Twitter Now Worth Just A Third Of What Musk Paid For It

Twitter's value continues to decline. Investment firm Fidelity reports that its stake in the bird site has lost value for the third time since Elon Musk took over last October. By Fidelity's account, the company is now worth just a third of the $44 billion Musk paid for it.

Fidelity's Blue Chip Growth Fund had an $8.63 million investment in Twitter last November, a decrease to just 44 percent of what it held when Twitter was purchased. In January 2023 it reported the value of its share was reduced to $7.8 million, and as of late April was worth just $6.5 million (Fidelity's Twitter investment is now listed under X Holdings Corp, Twitter's new parent company). 

It's not immediately clear how Fidelity arrived at its lower valuation, or if it was based on non-public information from inside Twitter, but it represents continued financial trouble for the social media company, which has been on a steady decline since Musk's admittedly overpriced purchase.

Shortly after closing the deal to buy Twitter last October, Musk said that he'd overpaid for the right to buy Twitter, justifying it by asserting "the long-term potential for Twitter, in my view, is an order of magnitude greater than its current value."

Since then, the company has been faced with a number of legal challenges alleging it has simply stopped paying its bills (both to vendors and employees). It also fired most of the people working for it, continued to experience glitches and crashes, and has alienated a lot of advertisers that, depending on who you ask, may have yet to return.

Twitter kills an API party

Block Party, a service that automates the blocking of trolls and bad actors on social media, announced it was leaving Twitter, effective today, because Twitter's paid API scheme made it impossible for the startup to afford to keep doing business. 

"I started Block Party because it felt unfair and terrible that we were just supposed to accept harassment as the price of being online," said developer Tracy Chou. "It will suck to return to a Twitter experience that doesn't have Block Party as a filter. I truly am so sorry and extend my most heartfelt apology to everyone that we won't be able to protect on Twitter anymore," Chou added.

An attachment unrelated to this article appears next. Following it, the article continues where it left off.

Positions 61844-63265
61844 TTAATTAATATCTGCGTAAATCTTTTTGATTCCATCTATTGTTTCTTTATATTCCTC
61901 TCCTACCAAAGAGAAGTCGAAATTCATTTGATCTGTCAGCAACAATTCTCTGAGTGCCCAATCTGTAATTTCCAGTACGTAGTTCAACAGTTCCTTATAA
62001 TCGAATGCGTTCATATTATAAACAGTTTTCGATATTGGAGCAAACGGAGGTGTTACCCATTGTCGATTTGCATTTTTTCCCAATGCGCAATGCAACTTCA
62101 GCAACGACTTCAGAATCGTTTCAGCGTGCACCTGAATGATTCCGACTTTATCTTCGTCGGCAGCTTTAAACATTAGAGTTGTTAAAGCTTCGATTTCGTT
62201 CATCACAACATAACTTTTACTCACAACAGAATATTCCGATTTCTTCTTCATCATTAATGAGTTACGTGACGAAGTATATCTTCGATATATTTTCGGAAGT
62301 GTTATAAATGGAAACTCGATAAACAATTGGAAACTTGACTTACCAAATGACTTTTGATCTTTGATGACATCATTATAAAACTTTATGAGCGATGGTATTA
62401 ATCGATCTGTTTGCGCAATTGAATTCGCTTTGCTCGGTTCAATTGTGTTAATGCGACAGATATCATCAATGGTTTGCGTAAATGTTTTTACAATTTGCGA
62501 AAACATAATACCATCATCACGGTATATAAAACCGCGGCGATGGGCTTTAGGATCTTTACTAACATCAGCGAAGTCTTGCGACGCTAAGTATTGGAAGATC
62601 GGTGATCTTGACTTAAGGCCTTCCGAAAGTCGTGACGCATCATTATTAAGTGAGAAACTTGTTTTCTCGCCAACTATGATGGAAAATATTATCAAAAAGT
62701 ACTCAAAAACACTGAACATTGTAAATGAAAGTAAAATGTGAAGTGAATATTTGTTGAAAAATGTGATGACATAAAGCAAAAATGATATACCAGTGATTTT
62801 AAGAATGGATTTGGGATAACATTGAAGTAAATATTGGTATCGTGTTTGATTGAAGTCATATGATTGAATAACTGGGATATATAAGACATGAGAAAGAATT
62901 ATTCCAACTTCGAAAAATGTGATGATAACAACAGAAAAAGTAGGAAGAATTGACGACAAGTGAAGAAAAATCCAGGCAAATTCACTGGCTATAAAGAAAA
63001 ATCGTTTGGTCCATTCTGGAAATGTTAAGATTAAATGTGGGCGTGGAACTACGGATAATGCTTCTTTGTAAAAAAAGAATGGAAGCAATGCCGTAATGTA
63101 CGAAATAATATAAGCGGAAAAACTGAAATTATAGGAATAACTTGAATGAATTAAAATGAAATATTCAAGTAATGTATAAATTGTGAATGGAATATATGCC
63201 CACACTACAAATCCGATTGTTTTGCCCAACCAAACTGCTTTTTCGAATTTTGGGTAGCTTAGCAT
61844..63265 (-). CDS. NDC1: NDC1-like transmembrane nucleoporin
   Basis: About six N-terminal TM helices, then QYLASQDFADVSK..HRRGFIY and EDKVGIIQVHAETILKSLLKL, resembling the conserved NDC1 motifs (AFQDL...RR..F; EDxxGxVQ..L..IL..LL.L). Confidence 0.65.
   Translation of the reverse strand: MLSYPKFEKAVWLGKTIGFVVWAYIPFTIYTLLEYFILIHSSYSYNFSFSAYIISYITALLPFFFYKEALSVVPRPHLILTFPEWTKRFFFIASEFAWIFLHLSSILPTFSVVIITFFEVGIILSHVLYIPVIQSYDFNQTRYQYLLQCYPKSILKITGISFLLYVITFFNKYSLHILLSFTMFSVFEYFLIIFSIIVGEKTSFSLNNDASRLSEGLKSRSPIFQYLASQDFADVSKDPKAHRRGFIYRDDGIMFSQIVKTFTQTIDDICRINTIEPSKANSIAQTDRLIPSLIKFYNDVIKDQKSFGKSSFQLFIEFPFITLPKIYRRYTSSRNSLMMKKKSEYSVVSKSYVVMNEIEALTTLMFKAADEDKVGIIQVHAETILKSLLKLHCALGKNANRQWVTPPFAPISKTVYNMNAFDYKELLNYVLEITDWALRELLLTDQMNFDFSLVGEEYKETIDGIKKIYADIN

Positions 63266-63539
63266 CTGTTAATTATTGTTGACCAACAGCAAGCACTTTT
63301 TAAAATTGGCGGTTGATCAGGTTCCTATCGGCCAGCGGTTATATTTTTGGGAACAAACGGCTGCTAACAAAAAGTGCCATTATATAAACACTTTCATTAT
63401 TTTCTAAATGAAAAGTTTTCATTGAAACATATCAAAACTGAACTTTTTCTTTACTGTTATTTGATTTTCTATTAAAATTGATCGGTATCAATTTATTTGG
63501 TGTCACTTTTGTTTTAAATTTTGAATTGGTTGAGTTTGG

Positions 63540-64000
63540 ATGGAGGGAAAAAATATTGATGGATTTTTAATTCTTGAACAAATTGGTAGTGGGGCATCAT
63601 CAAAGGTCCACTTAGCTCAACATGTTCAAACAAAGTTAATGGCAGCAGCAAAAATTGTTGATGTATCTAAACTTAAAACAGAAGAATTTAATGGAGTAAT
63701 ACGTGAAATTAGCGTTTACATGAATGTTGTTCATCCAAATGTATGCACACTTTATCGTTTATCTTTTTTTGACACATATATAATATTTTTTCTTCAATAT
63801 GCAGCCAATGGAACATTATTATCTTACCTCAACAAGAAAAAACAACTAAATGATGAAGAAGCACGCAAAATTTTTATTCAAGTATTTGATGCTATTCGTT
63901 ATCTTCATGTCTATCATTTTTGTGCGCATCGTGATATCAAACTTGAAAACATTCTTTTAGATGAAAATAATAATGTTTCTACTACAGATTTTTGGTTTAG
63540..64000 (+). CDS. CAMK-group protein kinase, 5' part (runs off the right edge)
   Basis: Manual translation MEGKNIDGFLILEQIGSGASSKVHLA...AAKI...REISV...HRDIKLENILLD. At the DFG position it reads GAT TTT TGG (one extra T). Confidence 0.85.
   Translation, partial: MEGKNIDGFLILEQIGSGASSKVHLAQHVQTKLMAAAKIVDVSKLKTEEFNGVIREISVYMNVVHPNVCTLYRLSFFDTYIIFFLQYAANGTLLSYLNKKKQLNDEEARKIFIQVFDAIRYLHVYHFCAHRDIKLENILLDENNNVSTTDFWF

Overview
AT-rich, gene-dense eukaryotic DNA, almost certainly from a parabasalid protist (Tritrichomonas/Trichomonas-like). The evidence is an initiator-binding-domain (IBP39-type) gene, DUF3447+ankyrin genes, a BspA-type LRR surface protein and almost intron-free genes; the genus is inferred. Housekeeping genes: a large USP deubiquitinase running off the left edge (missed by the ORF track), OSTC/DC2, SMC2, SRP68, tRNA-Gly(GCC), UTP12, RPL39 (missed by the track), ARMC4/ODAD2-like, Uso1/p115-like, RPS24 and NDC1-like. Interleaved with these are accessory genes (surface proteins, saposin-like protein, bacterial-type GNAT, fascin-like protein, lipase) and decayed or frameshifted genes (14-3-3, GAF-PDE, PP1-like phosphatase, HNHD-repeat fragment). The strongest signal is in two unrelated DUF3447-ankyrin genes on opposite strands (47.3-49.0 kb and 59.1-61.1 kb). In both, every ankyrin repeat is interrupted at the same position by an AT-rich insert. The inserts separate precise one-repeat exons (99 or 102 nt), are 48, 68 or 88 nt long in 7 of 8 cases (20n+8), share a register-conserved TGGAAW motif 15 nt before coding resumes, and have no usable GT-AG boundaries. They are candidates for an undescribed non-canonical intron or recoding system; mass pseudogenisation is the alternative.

While its Block Party product is on hold on Twitter, Chou and company are working on a browser addon called Privacy Party that centralizes social media privacy controls under one dashboard. It's in alpha and currently supports Twitter, Facebook, and Venmo with plans to add other platforms. 

Twitter has also failed to get much traction for its paid Blue subscription service, with less than a percent of Twitter users reportedly having signed up for the $8/month service as of April.

Among all that was the March leak of an internal Twitter memo setting stock grant valuations for employees that estimated Twitter was worth $20 billion – less than half of what Musk paid for it, and that's right from the memo pad of the man himself. 

Let's not forget about the massive interest payments that Musk saddled Twitter with either. The billionaire's purchase of the site required him to get the backing of a number of investors, who chipped in around $13 billion of the $44 billion Musk paid for the platform. Interest payments on that debt are around $300 million, which Bloomberg said has already been paid twice to a group of seven banks who aided Musk but have reportedly been unable to sell the debt.

Musk claimed last month that Twitter was roughly at the "break even" point, though hasn't provided evidence that's actually the case. What has been estimated from the information that's publicly available is Musk's own share in Twitter, which was estimated by Bloomberg for its billionaires index.

According to the publication, Musk's personal investment of more than $25 billion to buy Twitter is now worth just $8.8 billion. Like the company as a whole, Musk's investment is worth just around a third of what it was seven months ago. ®

Boomnote

A tweet went viral the other day with a fake picture of the Pentagon on fire and a claim it started from an explosion. That attack or blaze never happened; it was made up. Now Twitter's extended its Community Notes – little crowdsourced fact-check notes that can appear on dodgy tweets – to images. Thus, messages on accuracy and validity can appear on media to warn people of fake info.

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